Fertility problems affect approximately 13% of the total reproductively active population, and male fertility issues are responsible for up to 30% of those cases. The condition often goes unrecognized or underdiagnosed in men. A recent study showed that only 41% of Ob/Gyn physicians consider a urological evaluation of the male partner and only 24% would routinely refer men to the urologist before ordering a semen analysis, according to RESOLVE. Male infertility is a common cause of treatment failure for people who have been trying to conceive naturally for more than one year.
Men’s fertility may be decreasing because the quality of their semen has been shown to decline. There is an evolving body of research showing the link between sperm and lifestyle factors such as smoking, alcohol use, weight, physical activity, and food.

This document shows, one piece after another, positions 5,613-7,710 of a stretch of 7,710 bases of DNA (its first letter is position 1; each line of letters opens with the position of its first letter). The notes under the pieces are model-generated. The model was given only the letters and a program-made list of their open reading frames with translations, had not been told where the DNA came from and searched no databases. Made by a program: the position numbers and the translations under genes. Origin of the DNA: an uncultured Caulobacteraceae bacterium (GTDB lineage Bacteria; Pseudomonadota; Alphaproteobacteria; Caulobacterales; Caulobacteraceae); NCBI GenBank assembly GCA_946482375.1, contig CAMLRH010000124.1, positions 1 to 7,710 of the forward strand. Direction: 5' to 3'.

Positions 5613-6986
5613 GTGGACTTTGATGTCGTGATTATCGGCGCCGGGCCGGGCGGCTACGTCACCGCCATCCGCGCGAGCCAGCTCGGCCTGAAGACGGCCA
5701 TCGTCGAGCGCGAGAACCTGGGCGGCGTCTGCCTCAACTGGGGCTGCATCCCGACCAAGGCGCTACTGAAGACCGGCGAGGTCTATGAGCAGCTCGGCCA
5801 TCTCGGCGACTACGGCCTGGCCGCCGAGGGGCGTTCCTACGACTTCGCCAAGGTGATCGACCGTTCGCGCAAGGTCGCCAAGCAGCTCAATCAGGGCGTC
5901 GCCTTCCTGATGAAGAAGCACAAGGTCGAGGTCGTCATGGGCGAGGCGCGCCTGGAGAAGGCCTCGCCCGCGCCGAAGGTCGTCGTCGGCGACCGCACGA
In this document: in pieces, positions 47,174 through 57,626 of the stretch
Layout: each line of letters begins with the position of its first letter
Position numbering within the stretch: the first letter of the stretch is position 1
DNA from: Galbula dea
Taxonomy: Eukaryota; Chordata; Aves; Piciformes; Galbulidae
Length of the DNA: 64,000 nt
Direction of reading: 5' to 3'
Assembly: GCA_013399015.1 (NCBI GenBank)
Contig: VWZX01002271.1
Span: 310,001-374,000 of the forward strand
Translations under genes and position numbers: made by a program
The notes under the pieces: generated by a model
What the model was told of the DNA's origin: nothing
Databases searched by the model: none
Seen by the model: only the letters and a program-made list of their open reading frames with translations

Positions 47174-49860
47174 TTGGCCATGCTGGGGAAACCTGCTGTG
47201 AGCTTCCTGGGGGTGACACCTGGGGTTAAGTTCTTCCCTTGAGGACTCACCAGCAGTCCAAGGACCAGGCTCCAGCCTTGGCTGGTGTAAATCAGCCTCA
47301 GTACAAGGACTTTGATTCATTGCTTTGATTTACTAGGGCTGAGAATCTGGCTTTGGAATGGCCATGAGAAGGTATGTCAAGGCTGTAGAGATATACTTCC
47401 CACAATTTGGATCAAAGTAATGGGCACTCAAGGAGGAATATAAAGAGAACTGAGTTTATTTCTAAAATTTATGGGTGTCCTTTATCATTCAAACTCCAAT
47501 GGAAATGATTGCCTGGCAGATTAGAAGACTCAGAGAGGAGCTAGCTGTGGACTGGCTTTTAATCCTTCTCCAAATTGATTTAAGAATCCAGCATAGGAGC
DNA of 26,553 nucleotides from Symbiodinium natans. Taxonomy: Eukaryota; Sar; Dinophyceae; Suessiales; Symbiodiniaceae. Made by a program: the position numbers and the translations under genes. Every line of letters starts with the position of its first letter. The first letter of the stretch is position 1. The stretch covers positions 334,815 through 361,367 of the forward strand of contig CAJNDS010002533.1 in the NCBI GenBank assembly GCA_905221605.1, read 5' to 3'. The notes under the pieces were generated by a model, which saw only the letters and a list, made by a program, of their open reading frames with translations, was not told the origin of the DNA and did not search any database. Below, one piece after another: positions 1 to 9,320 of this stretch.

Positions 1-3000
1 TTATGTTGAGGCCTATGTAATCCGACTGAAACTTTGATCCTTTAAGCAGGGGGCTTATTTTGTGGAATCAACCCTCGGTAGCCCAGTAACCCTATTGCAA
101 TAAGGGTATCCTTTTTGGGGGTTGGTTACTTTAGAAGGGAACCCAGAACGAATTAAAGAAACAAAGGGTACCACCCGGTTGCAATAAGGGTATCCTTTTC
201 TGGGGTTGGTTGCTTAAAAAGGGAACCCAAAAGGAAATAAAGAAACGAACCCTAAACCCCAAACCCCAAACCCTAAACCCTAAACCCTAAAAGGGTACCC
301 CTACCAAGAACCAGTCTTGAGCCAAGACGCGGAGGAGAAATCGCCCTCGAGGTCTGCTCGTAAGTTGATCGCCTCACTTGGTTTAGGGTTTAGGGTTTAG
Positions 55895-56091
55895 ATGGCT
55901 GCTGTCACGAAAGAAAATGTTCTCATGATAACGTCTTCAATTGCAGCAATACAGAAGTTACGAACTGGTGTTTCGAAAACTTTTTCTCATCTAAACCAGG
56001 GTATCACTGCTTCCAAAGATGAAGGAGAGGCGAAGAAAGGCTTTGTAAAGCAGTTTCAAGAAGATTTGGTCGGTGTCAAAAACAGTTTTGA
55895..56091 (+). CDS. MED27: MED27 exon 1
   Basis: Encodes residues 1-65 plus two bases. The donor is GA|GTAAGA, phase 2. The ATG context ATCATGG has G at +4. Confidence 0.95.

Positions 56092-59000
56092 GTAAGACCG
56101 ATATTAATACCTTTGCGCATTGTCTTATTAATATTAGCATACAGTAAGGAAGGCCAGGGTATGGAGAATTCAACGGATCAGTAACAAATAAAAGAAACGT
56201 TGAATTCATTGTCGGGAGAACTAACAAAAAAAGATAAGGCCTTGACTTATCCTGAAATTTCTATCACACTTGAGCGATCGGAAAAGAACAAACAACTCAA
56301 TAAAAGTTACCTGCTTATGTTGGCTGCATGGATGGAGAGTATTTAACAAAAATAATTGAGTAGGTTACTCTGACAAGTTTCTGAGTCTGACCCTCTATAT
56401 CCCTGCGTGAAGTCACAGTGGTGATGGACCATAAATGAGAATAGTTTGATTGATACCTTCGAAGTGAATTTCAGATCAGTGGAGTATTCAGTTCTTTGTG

Men may be at increased risk for infertility if they:
- Have a history of chronic diseases, such as diabetes or heart disease
- Have had a vasectomy, or have had surgery on their testicles or prostate gland (prostate cancer)
- Have low sperm counts (sperm count below 20 million per milliliter [mcm])
The most common identifiable cause of infertility in men is a varicocele, an abnormally enlarged vein draining the testicles. One out of 5 males with this condition have problems with fertility. Minimally invasive surgery has proved effective.